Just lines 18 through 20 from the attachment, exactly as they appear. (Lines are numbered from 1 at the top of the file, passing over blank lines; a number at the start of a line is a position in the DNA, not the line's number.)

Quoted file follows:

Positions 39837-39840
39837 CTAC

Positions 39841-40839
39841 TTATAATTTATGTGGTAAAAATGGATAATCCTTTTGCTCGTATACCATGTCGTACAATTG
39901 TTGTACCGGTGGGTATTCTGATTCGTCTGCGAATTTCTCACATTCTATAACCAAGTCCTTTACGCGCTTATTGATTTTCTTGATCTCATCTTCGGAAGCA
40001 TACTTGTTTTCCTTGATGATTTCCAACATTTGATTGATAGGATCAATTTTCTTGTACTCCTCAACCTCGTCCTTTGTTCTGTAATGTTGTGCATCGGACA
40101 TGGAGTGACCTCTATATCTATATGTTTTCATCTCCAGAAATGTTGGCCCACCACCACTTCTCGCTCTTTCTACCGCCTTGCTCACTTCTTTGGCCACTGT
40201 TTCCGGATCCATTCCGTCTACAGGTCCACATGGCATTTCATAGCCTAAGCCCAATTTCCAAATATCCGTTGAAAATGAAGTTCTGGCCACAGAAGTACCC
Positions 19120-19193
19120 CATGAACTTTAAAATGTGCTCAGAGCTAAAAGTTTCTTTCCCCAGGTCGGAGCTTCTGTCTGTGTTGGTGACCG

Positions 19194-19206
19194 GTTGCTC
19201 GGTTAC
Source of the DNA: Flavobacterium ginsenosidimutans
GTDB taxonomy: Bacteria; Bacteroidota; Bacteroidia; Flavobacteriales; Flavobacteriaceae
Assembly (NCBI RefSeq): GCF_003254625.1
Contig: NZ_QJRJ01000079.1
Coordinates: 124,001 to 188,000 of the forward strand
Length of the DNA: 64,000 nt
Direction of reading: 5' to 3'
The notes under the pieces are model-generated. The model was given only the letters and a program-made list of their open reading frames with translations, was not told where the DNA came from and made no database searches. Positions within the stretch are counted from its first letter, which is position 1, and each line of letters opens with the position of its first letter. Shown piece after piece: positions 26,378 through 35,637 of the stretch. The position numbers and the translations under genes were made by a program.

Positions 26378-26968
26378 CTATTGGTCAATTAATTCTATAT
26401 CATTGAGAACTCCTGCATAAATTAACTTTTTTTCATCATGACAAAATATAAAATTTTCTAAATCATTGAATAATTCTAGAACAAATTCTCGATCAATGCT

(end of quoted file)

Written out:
Coordinates: 124,001 to 188,000 of the forward strand
Length of the DNA: 64,000 nt
Direction of reading: 5' to 3'